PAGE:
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Sounds of science: Japan leads push for high-res audio

By Katie Forster

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© 2014 AFP

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Too late. There are already Flac files that do not use compression. It might have worked in the days when people used stereos with two large high quality speakers, but now most people have many low quality speakers surrounding them. Also, many people use a computer or tablet with and HDMI connector as their source, so why buy a Sony player, too?

0 ( +4 / -4 )

Too late. There are already Flac files that do not use compression.

People are ripping FLAC files from CDs, remember. The source is still sampled - this new format is higher resolution than what is normally currently available.

8 ( +9 / -1 )

Does anybody still care to what Sony do or say?

-2 ( +6 / -8 )

Does anybody still care to what Sony do or say?

I do!!! All of my headphones, mp3 players, cameras are Sony.

4 ( +7 / -3 )

Much like HD television, my guess is the difference between current and hidef will be almost unnoticeable.

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-"Does anybody still care to what Sony do or say?"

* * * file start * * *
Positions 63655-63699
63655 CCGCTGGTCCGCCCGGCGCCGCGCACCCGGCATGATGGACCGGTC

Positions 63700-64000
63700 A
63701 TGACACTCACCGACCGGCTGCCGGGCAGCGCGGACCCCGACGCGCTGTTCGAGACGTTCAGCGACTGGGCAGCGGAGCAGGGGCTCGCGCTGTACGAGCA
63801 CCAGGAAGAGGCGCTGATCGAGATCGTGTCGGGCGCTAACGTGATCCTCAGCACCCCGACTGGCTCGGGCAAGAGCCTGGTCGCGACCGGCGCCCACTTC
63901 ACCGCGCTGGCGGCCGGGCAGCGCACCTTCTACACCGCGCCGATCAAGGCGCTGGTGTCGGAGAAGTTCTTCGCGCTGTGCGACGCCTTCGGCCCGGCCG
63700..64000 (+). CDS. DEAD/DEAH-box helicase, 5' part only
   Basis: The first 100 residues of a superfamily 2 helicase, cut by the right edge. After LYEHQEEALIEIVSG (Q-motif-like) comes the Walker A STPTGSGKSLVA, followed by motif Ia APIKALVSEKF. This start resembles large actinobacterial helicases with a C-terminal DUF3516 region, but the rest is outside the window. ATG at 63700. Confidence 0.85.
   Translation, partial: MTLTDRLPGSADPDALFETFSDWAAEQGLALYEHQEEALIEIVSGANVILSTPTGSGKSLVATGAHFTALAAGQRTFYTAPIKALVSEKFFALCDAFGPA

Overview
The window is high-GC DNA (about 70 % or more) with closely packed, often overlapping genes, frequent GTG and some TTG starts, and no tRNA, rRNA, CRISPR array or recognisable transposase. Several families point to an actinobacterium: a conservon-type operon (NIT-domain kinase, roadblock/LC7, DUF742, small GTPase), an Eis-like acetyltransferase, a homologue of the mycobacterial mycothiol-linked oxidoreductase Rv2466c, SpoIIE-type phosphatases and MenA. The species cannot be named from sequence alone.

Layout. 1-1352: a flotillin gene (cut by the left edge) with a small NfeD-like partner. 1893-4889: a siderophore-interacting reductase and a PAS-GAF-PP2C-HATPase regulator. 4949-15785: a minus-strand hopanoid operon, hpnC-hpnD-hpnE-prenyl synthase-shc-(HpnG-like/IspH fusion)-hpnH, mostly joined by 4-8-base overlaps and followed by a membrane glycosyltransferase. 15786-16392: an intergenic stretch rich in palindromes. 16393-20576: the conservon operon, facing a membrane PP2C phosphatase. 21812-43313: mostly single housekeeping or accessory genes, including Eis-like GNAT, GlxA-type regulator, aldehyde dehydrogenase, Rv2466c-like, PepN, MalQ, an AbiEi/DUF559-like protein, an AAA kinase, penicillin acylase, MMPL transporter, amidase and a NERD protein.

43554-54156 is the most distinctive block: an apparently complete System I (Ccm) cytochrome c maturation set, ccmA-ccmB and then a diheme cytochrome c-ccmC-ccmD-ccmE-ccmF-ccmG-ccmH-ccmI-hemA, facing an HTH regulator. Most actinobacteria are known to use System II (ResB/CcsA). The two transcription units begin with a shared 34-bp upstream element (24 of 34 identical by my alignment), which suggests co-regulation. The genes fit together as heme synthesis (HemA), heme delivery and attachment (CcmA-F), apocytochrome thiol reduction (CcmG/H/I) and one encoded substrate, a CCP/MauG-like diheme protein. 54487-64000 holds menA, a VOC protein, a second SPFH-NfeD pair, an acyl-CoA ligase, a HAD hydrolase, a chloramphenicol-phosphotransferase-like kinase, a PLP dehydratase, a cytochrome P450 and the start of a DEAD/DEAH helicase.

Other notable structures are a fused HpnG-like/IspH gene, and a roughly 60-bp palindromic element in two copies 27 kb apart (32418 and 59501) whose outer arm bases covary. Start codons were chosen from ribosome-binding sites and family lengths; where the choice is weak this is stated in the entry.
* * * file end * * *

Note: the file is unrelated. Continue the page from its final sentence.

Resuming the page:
Me too, have a 20 Years old Sony Stereo., I have had sennheiser and phillips headphones and in the end I stayed with Sony MDR-V6 headphone. BTW I had like 5 Ipods and they sound harsh. Even my Galaxy sounds like garbage.
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xandIrules, maybe you don't, but for the millions of PS4, Xperia phones and Sony cam owners, they care.

I have the Xperia Z1 and iphone 5s and I have to say I enjoy the Z1 than any smart phone I've ever had. I was planning to buy the iphone 6 plus but I am going for the Z3 which has "High Resolution Audio".

The hd audio headphones I have is Audio Technica's . It'll make a good combo with the Z3. HD audio is just a better experience IMO.


6 ( +7 / -1 )

Hi-def = Bose

-5 ( +1 / -6 )

Similar discussion was over on the Vinyl vs CD vs Download poll.